In Luke 8, Jesus confronts the demoniac known as Legion. And in a spectacular demonstration of His power, and with something of a sense of irony, Jesus sends the demons into a herd of pigs, who then rush over a cliff to a watery grave.
Yet in this story, some basic realities about demons are revealed:
Demons are numerous. From the very name of the demoniac, “Legion,” it is evident that this man was inhabited by a large host of demons, since Legion was a term used to indicate a group of 6000 Roman soldiers. Revelation 12:1-9 indicates that as many as one-third of all the angels in heaven may have fallen with Satan in his evil rebellion against God.
Demons support the evil work of Satan (e.g., Mt. 12:26-28, 43-45; Rev. 12:7) and are enemies of both God and man. While these many demons inhabited this man, they did not benefit the man, but were in the process of destroying him. He was naked and homeless (v. 27), was violent towards others (Mt. 8:28) and himself (Mk. 5:5), and unable to control his own mind and words (Lk. 8:28; Mk. 5:5). Satan and his followers can do nothing beneficial or constructive but only seek to devour and destroy (1 Pt. 5:8).
Further, demons oppose God, His angels, and His people (e.g., Eph. 6:12; Dan. 10:13). As they said to Christ in this account, “what business do we have with each other, Jesus…?” They have nothing to do with each other. They are fundamentally and fully in opposition to each other. They know of Christ and they know of truth (e.g., Js. 2:19), but they are incapable of being transformed, and always stand opposed to Christ and the truth, just like their leader.
Demons are capable of indwelling bodies — both human and animal — as this story reveals. However, that does not mean that every sinful activity of an unbeliever is due to demonic indwelling; the lust of the flesh is sufficient to produce much sin (Js. 1:14-16). Nor does it mean that demons only have power to influence people when they indwell individuals; they also have ability and power to influence the world system and influence the thinking of people in that way (e.g., 1 Jn. 2:15-17).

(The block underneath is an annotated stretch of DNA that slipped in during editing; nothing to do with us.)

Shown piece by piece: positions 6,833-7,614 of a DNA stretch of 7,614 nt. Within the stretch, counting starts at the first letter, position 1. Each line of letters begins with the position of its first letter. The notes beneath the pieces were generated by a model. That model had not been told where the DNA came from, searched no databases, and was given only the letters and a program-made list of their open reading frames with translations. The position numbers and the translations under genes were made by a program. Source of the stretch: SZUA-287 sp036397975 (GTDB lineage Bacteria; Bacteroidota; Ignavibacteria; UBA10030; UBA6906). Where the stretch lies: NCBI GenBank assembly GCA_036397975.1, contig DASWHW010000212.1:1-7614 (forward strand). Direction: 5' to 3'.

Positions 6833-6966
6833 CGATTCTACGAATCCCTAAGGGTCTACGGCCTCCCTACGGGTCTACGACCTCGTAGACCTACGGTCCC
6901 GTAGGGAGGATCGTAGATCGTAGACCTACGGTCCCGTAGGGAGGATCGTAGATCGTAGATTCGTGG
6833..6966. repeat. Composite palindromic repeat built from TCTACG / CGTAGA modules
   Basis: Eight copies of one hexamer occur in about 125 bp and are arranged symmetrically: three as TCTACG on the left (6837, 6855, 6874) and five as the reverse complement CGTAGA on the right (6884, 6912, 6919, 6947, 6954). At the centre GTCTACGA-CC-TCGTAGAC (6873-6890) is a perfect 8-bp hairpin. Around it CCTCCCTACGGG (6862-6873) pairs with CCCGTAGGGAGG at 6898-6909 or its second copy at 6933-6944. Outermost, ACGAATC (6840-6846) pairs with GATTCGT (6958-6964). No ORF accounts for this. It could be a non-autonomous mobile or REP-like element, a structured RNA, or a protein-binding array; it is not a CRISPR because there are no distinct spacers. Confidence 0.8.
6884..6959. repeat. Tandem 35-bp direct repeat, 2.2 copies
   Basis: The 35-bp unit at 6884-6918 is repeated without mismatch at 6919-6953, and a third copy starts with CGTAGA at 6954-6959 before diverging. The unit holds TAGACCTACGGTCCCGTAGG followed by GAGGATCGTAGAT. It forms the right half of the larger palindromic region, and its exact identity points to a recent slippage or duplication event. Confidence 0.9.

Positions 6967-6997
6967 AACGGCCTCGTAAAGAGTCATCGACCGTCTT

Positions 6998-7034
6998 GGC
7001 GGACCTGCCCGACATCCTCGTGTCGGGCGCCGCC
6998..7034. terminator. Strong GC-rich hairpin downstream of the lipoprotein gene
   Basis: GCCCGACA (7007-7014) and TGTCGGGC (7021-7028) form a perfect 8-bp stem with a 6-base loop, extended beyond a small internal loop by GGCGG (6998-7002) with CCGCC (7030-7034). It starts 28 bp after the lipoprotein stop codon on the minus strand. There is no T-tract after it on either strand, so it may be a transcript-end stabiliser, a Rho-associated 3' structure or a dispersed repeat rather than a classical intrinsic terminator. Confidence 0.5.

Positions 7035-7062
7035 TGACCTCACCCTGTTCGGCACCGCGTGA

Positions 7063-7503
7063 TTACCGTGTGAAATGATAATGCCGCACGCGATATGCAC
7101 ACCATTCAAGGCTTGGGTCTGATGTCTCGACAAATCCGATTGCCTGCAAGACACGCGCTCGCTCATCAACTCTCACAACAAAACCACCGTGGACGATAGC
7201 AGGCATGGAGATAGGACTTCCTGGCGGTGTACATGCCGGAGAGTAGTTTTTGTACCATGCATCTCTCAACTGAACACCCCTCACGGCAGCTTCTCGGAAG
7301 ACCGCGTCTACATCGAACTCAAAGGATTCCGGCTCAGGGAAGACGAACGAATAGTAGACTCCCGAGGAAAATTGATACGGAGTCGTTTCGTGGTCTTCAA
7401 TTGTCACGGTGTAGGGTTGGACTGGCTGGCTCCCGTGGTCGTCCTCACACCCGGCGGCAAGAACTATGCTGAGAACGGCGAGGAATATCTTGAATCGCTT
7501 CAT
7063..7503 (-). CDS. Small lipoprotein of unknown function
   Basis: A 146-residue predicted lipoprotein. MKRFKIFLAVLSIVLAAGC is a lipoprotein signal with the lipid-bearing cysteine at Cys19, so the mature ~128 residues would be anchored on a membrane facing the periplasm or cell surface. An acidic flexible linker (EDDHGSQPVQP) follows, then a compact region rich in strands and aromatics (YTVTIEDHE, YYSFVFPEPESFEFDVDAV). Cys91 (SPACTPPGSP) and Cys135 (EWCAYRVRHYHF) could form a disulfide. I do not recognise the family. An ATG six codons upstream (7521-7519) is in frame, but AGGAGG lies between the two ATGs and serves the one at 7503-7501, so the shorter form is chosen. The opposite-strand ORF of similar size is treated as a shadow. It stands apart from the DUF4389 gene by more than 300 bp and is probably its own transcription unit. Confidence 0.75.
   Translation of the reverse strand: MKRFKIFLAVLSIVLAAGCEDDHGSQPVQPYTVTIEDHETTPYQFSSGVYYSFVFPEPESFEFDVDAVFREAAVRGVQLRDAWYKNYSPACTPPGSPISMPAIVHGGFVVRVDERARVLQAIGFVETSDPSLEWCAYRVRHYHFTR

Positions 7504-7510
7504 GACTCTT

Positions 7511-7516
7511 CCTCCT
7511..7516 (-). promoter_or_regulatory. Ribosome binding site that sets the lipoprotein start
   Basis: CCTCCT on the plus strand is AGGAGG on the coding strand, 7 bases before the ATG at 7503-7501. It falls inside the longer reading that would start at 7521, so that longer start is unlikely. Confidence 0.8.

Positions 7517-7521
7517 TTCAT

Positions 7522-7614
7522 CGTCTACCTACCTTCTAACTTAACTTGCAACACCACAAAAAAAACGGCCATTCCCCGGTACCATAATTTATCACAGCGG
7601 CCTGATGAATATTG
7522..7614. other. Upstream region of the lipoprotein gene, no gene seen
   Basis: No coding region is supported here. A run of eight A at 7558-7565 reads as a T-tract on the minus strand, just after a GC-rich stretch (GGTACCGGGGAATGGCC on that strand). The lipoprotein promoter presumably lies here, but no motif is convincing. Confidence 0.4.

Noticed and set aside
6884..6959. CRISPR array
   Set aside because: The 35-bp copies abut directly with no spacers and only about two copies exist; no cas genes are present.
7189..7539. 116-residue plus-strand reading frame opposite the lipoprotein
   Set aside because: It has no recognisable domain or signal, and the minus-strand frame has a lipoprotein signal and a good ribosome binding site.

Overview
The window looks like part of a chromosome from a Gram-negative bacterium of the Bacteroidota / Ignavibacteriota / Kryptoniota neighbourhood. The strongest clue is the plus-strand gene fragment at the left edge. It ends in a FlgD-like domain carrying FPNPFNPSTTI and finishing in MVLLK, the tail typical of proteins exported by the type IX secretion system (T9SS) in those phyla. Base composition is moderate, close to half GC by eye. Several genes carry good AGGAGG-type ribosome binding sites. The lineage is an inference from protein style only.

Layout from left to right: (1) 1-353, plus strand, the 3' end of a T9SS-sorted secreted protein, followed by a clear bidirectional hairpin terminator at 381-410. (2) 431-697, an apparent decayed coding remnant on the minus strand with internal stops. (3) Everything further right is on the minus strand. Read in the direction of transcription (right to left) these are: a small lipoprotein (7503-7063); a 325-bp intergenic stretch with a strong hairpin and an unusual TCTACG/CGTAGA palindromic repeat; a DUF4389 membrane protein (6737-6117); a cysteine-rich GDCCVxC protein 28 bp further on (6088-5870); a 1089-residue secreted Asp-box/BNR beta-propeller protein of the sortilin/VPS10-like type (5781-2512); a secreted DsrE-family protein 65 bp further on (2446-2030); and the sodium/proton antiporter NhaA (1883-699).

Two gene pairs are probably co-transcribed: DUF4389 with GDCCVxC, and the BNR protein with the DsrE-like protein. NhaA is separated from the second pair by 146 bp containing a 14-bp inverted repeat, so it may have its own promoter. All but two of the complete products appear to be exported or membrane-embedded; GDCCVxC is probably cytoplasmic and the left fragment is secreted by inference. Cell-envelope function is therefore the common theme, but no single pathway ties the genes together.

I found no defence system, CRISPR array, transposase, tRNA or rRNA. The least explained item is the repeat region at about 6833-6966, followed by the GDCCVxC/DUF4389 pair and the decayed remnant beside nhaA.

Demons influence the minds of those they indwell (e.g., 2 Cor. 4:4; 1 Tim. 4:1; Js. 3:15). Just as these demons controlled the mind of this pitiful man, so that is their ultimate aim in the world, to control and manipulate those they indwell and those they influence. This “mind work” is also obviously designed to lead men astray from the truth (2 Cor. 4:4).
Demons have significant (supernatural) and physical power, as evidenced by the fact that there were no shackles able to restrain this man (v. 29). The power was not inherent to the man himself, but that strength was resident in the demons.
We also know from other passages that demons also deceive nations (Rev. 16:14). Through miraculous signs they will deceive the nations at the end of the age to gather them for war against Christ.
Yet for all these truths about them, the believer need not fear the demons. As Christ demonstrated in this miracle, He is sovereign over them, and they have no choice but to submit to them. For all their power, their power is limited and finite. Christ’s power is unlimited and infinite. Perhaps it was a miracle like this one that was in John’s mind when he reminded the readers of his first epistle that, “Greater is He who is in you than he who is in the world” (1 Jn. 4:4).